Even if you take the Commission’s estimate, it’s not clear who will be stumping up the cash. Heathrow have repeatedly said that their budget will total £1bn, but transport secretary Chris Grayling keeps insisting that their contribution will be “much higher”.

So will the taxpayer have to make up the difference?

The government has said that it will not, a pledge that was slammed by their own Tory MP Justine Greening (whose constituency is near Heathrow) over the weekend as “deliberately misleading and deeply naive”.

Transport upgrades aside, there’s also the question of how sustainable the whole project will be for the airport; the Commission estimates that expansion could saddle it with £27bn of debt.

It could break climate change laws

It’s *very* difficult to see how a third runway at Heathrow is compatible with the UK’s climate change commitments.

The Climate Change Act currently requires the government to implement an 80% cut to emissions by 2050, based on 1990 levels, in order to limit global temperature rise to “as little as possible” above 2C.

Last week the government’s independent advisors, the Committee on Climate Change (CCC), wrote to transport secretary Chris Grayling to say that aviation emissions cannot rise – as they are forecast to – if the UK is to meet these legally binding carbon targets.

“Higher levels of aviation emissions in 2050 must not be planned for, since this would place an unreasonably large burden on other sectors,” they wrote.

Moreover, in April, climate minister Claire Perry made a surprise announcement that the UK will review its climate targets in light of the Paris deal’s target to keep temperature rise within 1.5C.

This would mean that by 2050, even without a new runway, aviation will be consuming half (yes, half) of the UK’s carbon budget, according to a Carbon Brief analysis.

The challenge of reconciling the runway with legally binding climate change targets is about to become more palpable; the vote has been scheduled days before the launch of a CCC report on aviation emissions. It’s expected to warn that growing aviation emissions could jeopardise climate targets and mean that homeowners and business have to sacrifice gas cookers, central heating boilers and petrol cars if the UK is to meet them.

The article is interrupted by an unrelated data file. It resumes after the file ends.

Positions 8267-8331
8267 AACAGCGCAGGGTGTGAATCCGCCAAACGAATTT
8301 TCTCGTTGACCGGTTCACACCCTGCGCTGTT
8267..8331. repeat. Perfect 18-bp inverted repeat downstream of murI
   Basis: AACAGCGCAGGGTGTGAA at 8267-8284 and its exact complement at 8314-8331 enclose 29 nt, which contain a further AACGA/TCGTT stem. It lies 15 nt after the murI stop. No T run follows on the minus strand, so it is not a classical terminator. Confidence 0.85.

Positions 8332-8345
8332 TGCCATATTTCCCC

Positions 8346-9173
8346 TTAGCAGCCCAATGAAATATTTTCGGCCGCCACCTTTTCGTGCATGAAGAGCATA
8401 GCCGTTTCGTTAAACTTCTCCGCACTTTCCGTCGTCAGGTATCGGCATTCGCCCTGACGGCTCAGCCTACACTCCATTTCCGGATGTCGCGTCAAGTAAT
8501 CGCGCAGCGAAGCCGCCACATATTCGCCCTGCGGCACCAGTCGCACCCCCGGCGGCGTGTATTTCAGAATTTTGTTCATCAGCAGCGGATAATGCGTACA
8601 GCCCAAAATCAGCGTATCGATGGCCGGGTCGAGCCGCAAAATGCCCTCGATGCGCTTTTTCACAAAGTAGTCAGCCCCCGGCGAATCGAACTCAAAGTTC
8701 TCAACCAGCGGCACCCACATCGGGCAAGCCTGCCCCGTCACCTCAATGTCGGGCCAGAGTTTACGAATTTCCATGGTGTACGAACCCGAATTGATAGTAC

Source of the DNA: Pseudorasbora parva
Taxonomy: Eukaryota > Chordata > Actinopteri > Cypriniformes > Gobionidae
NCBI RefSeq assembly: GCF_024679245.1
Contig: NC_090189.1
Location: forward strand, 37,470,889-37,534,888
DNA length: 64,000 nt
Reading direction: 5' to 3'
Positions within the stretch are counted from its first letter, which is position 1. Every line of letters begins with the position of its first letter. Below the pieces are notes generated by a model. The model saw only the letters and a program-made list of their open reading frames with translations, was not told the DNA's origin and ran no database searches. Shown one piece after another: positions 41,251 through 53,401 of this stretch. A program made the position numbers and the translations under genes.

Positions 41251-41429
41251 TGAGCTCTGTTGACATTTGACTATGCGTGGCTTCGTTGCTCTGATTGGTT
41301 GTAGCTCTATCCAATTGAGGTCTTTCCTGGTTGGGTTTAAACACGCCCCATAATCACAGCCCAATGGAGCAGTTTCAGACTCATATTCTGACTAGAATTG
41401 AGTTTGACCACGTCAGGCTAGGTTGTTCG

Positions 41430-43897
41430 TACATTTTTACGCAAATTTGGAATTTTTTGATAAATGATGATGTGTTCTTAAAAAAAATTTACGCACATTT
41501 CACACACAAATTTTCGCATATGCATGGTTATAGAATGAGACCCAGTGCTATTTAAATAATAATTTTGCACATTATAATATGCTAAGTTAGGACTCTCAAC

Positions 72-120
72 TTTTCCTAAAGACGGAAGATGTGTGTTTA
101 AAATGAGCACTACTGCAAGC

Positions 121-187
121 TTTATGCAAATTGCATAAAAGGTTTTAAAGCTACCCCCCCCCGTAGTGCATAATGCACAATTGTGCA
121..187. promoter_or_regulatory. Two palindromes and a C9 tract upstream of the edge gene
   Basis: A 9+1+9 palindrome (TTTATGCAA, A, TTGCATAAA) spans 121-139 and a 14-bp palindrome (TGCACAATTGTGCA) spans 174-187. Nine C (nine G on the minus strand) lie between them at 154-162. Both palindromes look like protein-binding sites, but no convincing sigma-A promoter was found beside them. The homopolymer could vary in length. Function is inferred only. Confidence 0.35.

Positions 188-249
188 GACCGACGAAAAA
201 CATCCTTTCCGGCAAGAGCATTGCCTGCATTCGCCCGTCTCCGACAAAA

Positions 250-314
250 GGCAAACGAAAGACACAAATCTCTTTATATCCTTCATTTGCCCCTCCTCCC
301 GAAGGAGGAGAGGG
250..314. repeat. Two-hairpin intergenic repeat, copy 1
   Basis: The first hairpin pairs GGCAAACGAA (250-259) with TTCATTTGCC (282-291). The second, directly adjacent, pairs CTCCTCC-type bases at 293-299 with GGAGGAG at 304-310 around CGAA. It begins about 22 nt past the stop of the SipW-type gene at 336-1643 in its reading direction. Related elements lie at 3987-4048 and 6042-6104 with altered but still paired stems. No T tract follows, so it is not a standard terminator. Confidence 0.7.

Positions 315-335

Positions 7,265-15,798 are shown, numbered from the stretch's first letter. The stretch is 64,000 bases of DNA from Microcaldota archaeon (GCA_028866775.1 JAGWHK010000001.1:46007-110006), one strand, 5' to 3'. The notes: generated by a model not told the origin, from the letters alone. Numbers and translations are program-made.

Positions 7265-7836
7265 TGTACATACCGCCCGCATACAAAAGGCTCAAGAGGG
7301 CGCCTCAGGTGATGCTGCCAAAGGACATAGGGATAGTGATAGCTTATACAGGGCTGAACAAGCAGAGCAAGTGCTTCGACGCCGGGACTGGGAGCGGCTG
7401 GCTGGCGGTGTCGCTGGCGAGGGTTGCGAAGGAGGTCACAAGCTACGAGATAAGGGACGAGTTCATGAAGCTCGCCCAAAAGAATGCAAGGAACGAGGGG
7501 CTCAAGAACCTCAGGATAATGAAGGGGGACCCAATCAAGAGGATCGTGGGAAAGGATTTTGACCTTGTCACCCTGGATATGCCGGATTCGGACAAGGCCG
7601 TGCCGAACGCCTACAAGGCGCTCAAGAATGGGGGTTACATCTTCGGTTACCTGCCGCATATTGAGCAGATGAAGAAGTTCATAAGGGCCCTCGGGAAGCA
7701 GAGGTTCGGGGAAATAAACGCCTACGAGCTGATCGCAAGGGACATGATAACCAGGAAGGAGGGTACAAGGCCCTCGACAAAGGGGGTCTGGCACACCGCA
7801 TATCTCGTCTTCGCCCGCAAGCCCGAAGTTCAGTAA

So, unsurprisingly, there are legal challenges

Four local councils are set to launch a judicial review of the decision if it gets approval tonight.

Hillingdon, Richmond, Wandsworth and Windsor & Maidenhead (including Theresa May’s own constituency) will argue that the airport has failed to show it can expand within air pollution laws and not provided assurances or information on noise, the budget for transport connections or flight paths.

The challenge is backed by London mayor Sadiq Khan and Greenpeace.

Another lawsuit is set to be launched by Heathrow Hub, a rival bidder that wants to extend the current runway, rather than build another one.

The company has hired a City law firm and lodged a complaint with the Competition and Markets Authority, arguing that in Heathrow Airport Ltd has abused its dominant market position by effectively vetoing the extended runway plan.

DFT said in full: “The government’s position has not changed. The National Policy Statement sets out very clear targets for the modal share of journeys made to and from the airport by public transport, and we expect these to be met. The NPS also states that ‘Heathrow Airport should continue to strive to meet its public pledge to have landside airport-related traffic no greater than today.’

“Although we welcome Heathrow’s pledge for no traffic, it is for Heathrow to set out how it will deliver this. We expect the airport to work up the detail alongside any application for development consent, but it is important not to lock this in now, as what we care about is the airport consulting with local communities on how best this can be achieved. This will allow the airport’s plans to avoid any ‘unintended consequences.’ For example, we wouldn’t want their plans for no new traffic to penalise bus or coach traffic going to the airport as we want to encourage people to use this instead of private cars.”